Is Your Debt Affecting Your Relationships?

/ BY / Managing Debt

American consumers are carrying around a hefty debt load-just over $11 trillion in mortgages, credit card debts, auto loans, and student loans, to name a few. With that in mind, it's safe to say that most people are probably carrying some form of debt. While this obviously has an effect on your finances, your debt load might be negatively impacting your relationships as well.

Marriage and Money

Money problems are consistently named one of the top reasons for getting a divorce. With that in mind, it’s no surprise that one survey from American Express found that 61% of couples surveyed said that their household finance discussions often led to arguments. That same survey found that 50% of couples don’t agree with the financial habits of their partner.

While most couples will agree that openness and honesty about finances is crucial in a relationship, nearly 31% of Americans who combine their finances after marriage admit to lying to their spouses about money. Of those surveyed, 20% also said they had a credit card their spouse had no knowledge of.

Dating and Money

Money woes and debt don’t just affect married couples. One survey by found that for singles, debt and poor money management skills are a red flag and even a deal-breaker for many. Fifty-seven percent of women and 48% of men surveyed said that having debt is a turn-off in a relationship. For women, 71% agreed that keeping debt a secret is a good enough reason for breaking up, while just 54% of men said the same thing.

How you manage your money now is not the only thing singles are looking at. For 57% of women and 47% of men, a partner’s credit score is a determining factor in their relationship.

Avoiding Money Problems in Relationships

Financial experts and couples alike all agree that openness and honesty is key in maintaining financial harmony in your relationships. Things you can do to avoid arguments about money in your relationship include:

  • Be honest. Don’t keep secret credit cards, hoard money, or lie about how much you spend on things. When it inevitably comes into the open, it will only cause more problems when your partner learns you’ve lied.
  • Keep each other in the loop. Instead of having one person manage all the finances in a marriage, work on them together. Do a budget together once a month so you’re both in agreement about how much should be spent on what each month.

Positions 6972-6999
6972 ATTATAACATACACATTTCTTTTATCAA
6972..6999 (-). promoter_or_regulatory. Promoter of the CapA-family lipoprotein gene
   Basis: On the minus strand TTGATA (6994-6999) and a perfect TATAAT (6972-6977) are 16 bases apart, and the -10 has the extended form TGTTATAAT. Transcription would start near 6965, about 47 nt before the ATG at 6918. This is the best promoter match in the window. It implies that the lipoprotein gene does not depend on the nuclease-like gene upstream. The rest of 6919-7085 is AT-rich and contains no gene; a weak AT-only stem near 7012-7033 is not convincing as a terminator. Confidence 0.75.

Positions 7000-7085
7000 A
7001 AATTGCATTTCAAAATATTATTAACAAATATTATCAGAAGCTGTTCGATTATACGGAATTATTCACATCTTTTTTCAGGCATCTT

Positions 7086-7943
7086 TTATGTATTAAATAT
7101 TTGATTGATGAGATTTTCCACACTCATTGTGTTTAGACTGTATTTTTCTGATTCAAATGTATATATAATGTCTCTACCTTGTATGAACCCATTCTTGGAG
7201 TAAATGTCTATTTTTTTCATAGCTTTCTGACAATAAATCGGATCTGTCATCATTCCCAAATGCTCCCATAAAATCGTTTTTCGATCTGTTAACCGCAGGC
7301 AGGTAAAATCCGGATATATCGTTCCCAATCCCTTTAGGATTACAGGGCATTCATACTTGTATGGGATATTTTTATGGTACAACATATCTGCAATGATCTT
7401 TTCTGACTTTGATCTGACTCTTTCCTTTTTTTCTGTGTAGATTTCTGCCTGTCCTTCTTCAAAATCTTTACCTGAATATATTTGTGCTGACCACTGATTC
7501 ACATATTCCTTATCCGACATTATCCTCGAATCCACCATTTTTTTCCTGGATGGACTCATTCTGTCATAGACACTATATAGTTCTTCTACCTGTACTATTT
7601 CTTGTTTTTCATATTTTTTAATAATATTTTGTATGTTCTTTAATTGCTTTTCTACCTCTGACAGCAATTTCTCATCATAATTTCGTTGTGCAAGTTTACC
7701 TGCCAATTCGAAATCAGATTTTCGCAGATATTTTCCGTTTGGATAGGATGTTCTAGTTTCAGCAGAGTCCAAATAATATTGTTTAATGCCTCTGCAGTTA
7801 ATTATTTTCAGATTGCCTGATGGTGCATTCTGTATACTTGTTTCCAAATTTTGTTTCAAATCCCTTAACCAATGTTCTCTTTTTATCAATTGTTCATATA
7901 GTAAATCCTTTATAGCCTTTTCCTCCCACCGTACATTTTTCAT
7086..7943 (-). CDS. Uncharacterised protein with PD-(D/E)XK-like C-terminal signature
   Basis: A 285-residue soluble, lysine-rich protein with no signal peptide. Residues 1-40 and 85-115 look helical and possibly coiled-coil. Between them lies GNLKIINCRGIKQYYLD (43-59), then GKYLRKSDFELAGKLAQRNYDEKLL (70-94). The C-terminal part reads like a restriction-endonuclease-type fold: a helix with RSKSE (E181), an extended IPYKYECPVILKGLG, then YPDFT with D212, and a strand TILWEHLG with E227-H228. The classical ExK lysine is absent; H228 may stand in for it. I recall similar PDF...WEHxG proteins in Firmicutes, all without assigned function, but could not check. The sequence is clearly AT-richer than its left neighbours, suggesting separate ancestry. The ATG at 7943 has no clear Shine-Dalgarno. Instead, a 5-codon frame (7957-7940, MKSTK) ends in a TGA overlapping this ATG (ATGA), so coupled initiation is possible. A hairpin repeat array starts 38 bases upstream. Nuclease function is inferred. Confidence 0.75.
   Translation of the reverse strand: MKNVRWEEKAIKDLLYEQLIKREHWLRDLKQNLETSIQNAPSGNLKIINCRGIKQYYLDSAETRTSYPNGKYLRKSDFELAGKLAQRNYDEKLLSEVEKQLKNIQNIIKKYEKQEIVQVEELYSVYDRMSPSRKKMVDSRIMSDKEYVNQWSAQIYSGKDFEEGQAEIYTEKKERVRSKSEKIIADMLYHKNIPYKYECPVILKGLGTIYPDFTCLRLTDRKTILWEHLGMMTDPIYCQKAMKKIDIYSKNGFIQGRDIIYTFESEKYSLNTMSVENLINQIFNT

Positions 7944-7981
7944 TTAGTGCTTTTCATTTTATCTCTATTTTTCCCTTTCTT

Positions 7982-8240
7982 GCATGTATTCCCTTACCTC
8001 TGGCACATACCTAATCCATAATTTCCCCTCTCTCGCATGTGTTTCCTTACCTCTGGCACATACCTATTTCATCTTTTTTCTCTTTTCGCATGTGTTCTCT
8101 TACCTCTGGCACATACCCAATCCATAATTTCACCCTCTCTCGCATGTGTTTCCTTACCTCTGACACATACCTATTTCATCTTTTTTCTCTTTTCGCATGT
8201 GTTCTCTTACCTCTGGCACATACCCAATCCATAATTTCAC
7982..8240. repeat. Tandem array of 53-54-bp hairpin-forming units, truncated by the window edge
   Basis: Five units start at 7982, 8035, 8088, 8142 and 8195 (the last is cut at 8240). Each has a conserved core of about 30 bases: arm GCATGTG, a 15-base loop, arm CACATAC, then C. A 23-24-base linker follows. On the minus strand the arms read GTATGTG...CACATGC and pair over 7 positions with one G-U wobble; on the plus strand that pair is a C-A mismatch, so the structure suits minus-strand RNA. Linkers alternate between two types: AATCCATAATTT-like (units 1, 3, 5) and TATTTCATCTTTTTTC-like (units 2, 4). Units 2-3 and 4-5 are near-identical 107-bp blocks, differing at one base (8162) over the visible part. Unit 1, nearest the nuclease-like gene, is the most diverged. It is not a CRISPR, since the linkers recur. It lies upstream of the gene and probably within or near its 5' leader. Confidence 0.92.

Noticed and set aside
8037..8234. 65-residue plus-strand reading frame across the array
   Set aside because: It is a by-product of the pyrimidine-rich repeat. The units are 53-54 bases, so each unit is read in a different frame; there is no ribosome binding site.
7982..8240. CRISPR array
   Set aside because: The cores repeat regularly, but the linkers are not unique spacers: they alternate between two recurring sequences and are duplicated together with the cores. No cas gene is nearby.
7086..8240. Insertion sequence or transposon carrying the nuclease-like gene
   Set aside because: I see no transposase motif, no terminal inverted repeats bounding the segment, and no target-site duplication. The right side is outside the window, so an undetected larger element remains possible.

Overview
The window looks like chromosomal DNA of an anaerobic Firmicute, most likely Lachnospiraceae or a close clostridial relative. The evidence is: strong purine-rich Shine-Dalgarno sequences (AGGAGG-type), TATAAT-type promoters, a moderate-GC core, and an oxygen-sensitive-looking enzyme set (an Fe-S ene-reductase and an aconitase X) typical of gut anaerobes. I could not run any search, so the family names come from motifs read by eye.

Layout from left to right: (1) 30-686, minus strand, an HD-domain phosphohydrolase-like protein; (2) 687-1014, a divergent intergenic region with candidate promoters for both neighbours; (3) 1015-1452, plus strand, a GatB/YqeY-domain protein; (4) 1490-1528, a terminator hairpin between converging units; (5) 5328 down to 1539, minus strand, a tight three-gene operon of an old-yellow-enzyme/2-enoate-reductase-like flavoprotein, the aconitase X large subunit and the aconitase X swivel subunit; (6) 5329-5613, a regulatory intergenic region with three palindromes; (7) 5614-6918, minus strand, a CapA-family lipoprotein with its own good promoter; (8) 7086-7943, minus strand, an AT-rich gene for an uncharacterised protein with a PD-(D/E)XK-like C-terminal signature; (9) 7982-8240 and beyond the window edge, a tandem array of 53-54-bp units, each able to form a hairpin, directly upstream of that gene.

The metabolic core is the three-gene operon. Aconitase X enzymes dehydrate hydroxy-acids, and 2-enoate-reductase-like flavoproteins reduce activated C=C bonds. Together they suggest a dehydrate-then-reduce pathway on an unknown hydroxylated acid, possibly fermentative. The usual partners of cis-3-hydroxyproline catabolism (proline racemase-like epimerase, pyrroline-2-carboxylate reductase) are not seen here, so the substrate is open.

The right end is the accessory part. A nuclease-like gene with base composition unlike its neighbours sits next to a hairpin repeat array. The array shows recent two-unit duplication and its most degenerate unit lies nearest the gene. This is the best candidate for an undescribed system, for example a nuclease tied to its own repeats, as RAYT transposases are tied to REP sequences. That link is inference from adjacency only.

• Set goals together. All couples should have financial goals they are working towards together, whether it’s paying off debt, increasing your savings, or saving for retirement.
  • Compromise. In all likelihood, you’re not going to be in complete agreement on everything. Try and compromise when it comes to finances. For example, if your spouse likes to spend and you like to save, budget for both.
  • Discuss money before marriage. It’s important to have a frank discussion about money management before getting married. Couples who disagree about certain things, like whether you should save money or pay off debt, are more likely to argue than those who have similar attitudes.
  • Work on paying off your debt. If you’re single, you can avoid going into a relationship with the stress of heavy debt by paying off your debt and avoiding taking on any more. Married couples should also work to reduce their debt load; one survey found that couples with debt are 31% more likely to fight about money than those without.

When it comes to relationships, money matters. Getting control of your debt and being open and honest with your partner about your finances is the best way to avoid problems down the road.

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Please note your financial situation is unique and our tips & advice presented here may not be appropriate for your situation. recommends that you seek different advice & opinions from your own accountant or financial adviser who understands your individual circumstances before making any important decisions or implementing any financial strategy.